Freeze the Food, Not the Facility
Frozen French fries should stay frozen. However, when the actual facility in which they are produced and packaged is frozen solid as well, it poses a problem. This was the troublesome issue faced by the workers at the McCain Foods production plant in Carberry, MB (To learn more about McCain Foods, Refrigerated & Frozen Foods’ 2012 Frozen Foods Processor of the Year, go to page 32).
Condensation was a big issue at the Carberry plant, which is one of their 13 processing facilities in Canada. This facility was originally an aircraft hangar during World War II, and was later transformed into a frozen foods factory with a 12,000-square-foot freezer zone and 12-foot ceilings that serve as a bag-off area where products are packaged. Due to the difference in air temperatures inside and outside the freezer, chief engineer Geoffrey Aitchison saw ice accumulation on the walls and ceiling.
“We have different air pressures in the factory,” Aitchison says. “In the process area, you have very moist air that is at higher pressure than the air in the freezer. What happens is that moist air comes down through the freezing tunnels and out the conveyor holes in the wall and infiltrates the freezer.”
Because it is unsafe to have particulate matter that could drop into open containers of fries in the freezer, thus contaminating the food, the Canadian Food Inspection Agency expressed concern about the condensation issue. Every few days during shutdowns, workers would scrape the ceilings to keep the ice buildup at less than two inches. McCain Foods used small high-velocity fans to keep the air circulating and reduce ice buildup, but doing so only reached a minimal area.
In 2007, Aitchison found the perfect solution to his big problem—a 24-foot diameter Big Ass Fan, which was designed to create consistent air and ceiling temperatures.
“After two weeks, the ceiling was completely clear and it has been ever since,” he says. “The air is circulating, plus we’re warming the ceiling to the same temperature as the air, so the frost isn’t going to stay there.”
Unlike small, high-velocity fans that create small turbulent air streams, which dissipate quickly, a 24-foot diameter Big Ass Fan uses a very small motor (2 hp) and patented airfoils with winglets that move a vast amount of air very slowly.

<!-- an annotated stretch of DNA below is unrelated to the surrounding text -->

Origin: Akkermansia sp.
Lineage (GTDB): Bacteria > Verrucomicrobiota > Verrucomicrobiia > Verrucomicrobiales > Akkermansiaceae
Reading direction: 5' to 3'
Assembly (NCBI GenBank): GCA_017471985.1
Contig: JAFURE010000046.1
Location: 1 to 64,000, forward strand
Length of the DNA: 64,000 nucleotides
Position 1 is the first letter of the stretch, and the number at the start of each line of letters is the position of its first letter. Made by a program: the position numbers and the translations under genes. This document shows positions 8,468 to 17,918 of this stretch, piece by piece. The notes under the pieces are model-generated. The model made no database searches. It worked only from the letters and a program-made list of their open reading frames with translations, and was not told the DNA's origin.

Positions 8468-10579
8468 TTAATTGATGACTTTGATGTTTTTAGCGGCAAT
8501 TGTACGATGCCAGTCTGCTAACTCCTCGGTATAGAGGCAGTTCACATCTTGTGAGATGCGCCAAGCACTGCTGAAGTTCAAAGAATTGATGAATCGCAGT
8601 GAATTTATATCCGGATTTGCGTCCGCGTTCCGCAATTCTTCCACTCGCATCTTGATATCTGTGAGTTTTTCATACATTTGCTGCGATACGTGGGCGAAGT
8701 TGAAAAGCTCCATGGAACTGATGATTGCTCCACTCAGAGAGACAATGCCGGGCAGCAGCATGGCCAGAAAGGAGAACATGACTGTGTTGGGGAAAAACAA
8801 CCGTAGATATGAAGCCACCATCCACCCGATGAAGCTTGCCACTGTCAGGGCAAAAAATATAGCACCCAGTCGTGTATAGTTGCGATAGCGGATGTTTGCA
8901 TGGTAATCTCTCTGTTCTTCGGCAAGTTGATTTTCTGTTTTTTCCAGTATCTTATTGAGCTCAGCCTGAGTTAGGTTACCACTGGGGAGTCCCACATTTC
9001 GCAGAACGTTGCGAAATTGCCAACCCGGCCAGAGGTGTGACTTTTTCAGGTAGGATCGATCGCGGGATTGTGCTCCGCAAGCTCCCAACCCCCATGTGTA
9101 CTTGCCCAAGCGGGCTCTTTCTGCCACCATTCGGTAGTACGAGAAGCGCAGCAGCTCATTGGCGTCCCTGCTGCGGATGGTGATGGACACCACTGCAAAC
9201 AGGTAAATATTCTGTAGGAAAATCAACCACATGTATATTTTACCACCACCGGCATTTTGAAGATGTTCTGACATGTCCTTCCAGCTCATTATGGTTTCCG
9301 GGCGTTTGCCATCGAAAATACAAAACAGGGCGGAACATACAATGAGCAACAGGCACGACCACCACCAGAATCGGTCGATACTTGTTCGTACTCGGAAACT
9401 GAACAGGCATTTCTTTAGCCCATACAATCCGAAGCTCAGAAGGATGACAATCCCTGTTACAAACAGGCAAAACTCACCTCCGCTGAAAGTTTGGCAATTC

Big Ass Fans use their immense size, not speed, to move massive amounts of air throughout an entire space, from ceiling to floor and wall to wall. Due to the foil shape of each airfoil and its winglets, one 24-foot Powerfoil moves masses of air over areas as large as 20,000-30,000 square feet.
Meanwhile, condensation formed on the ceiling above a processing tank where a lot of steam was released, thus growing mold. In this area, Aitchison installed a second 24-foot Powerfoil.
“We put the second fan in the process area for energy conservation. We wanted to keep the warm air at the top of the ceiling circulating so we wouldn’t have to run the air makeup units as hard,” says Aitchison. “After running up there for two weeks, it’s the driest panel in the factory now. There’s no mold growing,”
Just like in the freezer, the tremendous air circulation abilities of the fan kept the ceiling and air temperature consistent, preventing the moisture buildup that allows mold to form.
When Big Ass Fans are used to supplement heating and cooling equipment, facilities can expect to see savings of 25% or more on energy bills. The fans are a cost-effective and an exceptional solution to air circulation problems in large spaces, something Aitchison can attest to.
Since the installation of the first fans in 2007, McCain Foods Canada has installed additional fans in other processing facilities.
“Our Big Ass Fans are a tremendous solution to the problem we had concerning energy conservation and satisfying the Canadian Food Inspection Agency Requirements,” Aitchison says.
Big Ass Fans, Lexington, Ky., 877-244-3267,